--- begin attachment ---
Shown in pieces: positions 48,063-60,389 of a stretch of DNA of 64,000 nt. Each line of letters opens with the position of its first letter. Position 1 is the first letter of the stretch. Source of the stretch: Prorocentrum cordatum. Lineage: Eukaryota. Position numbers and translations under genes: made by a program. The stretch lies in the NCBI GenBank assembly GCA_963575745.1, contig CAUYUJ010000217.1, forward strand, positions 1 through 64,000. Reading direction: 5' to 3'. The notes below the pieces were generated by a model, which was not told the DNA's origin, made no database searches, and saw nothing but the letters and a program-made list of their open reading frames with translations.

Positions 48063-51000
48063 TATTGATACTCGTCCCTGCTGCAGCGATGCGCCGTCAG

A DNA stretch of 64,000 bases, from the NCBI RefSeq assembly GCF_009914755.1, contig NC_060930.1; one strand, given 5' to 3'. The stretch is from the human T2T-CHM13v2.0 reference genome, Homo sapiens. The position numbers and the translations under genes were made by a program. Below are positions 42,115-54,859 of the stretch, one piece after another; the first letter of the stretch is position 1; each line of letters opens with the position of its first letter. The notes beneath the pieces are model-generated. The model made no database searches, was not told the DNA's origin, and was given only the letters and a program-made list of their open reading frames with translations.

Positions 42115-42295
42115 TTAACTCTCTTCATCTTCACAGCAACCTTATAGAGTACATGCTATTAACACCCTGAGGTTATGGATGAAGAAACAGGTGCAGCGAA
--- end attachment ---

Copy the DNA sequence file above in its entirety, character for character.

Shown in pieces: positions 48,063-60,389 of a stretch of DNA of 64,000 nt. Each line of letters opens with the position of its first letter. Position 1 is the first letter of the stretch. Source of the stretch: Prorocentrum cordatum. Lineage: Eukaryota. Position numbers and translations under genes: made by a program. The stretch lies in the NCBI GenBank assembly GCA_963575745.1, contig CAUYUJ010000217.1, forward strand, positions 1 through 64,000. Reading direction: 5' to 3'. The notes below the pieces were generated by a model, which was not told the DNA's origin, made no database searches, and saw nothing but the letters and a program-made list of their open reading frames with translations.

Positions 48063-51000
48063 TATTGATACTCGTCCCTGCTGCAGCGATGCGCCGTCAG

A DNA stretch of 64,000 bases, from the NCBI RefSeq assembly GCF_009914755.1, contig NC_060930.1; one strand, given 5' to 3'. The stretch is from the human T2T-CHM13v2.0 reference genome, Homo sapiens. The position numbers and the translations under genes were made by a program. Below are positions 42,115-54,859 of the stretch, one piece after another; the first letter of the stretch is position 1; each line of letters opens with the position of its first letter. The notes beneath the pieces are model-generated. The model made no database searches, was not told the DNA's origin, and was given only the letters and a program-made list of their open reading frames with translations.

Positions 42115-42295
42115 TTAACTCTCTTCATCTTCACAGCAACCTTATAGAGTACATGCTATTAACACCCTGAGGTTATGGATGAAGAAACAGGTGCAGCGAA